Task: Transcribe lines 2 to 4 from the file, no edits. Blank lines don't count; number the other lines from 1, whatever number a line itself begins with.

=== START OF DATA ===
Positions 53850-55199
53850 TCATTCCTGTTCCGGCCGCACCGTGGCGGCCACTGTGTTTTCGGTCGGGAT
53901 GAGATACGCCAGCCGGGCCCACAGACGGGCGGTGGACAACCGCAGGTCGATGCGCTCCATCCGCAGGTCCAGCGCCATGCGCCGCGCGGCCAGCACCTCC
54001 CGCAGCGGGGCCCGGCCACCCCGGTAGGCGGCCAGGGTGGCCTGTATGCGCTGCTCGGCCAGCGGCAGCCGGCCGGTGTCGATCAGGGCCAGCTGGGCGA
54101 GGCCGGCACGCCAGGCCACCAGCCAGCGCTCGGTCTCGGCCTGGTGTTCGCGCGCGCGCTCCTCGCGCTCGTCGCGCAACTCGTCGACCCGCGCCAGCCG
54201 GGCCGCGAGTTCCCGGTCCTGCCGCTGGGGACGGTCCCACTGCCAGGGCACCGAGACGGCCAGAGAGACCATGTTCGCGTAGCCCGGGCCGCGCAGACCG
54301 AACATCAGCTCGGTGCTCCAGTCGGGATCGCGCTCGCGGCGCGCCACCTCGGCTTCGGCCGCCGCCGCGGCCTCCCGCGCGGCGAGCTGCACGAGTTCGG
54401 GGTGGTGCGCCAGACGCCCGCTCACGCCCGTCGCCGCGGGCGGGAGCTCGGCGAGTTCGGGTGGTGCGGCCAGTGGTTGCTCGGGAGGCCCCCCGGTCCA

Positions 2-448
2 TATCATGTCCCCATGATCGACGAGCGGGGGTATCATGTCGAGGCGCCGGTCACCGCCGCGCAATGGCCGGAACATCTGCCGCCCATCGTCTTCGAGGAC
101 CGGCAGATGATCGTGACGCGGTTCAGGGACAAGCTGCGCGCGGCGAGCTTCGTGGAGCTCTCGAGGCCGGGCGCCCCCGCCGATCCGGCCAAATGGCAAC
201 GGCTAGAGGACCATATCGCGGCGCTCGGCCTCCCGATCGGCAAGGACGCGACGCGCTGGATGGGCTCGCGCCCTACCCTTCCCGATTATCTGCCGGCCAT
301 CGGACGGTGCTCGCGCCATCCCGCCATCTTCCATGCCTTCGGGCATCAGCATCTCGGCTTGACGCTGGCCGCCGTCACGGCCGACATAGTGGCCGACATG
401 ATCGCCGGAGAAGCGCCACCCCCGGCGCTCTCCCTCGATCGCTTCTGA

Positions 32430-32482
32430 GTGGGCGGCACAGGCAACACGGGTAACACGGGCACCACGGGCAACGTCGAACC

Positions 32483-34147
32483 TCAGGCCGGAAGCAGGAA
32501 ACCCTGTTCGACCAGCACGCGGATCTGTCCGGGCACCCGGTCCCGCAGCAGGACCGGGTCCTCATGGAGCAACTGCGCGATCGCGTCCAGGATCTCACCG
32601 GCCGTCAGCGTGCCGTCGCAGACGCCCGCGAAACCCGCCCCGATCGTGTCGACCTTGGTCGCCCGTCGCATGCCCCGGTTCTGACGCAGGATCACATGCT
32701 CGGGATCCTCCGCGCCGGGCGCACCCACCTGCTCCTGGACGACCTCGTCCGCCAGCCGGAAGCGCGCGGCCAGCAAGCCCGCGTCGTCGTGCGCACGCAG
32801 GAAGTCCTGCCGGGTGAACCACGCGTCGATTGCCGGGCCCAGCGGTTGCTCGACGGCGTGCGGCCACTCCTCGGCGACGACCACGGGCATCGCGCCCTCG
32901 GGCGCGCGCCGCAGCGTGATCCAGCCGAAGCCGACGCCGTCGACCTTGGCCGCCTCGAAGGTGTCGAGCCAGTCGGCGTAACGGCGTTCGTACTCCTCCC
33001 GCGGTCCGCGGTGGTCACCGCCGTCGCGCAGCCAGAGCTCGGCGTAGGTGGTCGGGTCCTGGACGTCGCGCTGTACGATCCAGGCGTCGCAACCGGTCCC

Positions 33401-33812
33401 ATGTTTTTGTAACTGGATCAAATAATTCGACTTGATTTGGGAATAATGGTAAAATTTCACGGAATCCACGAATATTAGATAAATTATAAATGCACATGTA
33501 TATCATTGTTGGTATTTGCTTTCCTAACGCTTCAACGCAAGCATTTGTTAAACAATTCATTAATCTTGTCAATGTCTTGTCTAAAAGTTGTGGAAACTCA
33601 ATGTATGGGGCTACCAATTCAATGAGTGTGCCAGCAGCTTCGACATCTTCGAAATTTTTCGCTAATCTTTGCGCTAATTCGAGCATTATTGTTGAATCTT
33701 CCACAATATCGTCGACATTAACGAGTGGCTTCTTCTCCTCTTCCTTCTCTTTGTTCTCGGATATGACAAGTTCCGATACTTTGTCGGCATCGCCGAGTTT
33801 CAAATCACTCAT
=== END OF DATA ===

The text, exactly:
53850 TCATTCCTGTTCCGGCCGCACCGTGGCGGCCACTGTGTTTTCGGTCGGGAT
53901 GAGATACGCCAGCCGGGCCCACAGACGGGCGGTGGACAACCGCAGGTCGATGCGCTCCATCCGCAGGTCCAGCGCCATGCGCCGCGCGGCCAGCACCTCC
54001 CGCAGCGGGGCCCGGCCACCCCGGTAGGCGGCCAGGGTGGCCTGTATGCGCTGCTCGGCCAGCGGCAGCCGGCCGGTGTCGATCAGGGCCAGCTGGGCGA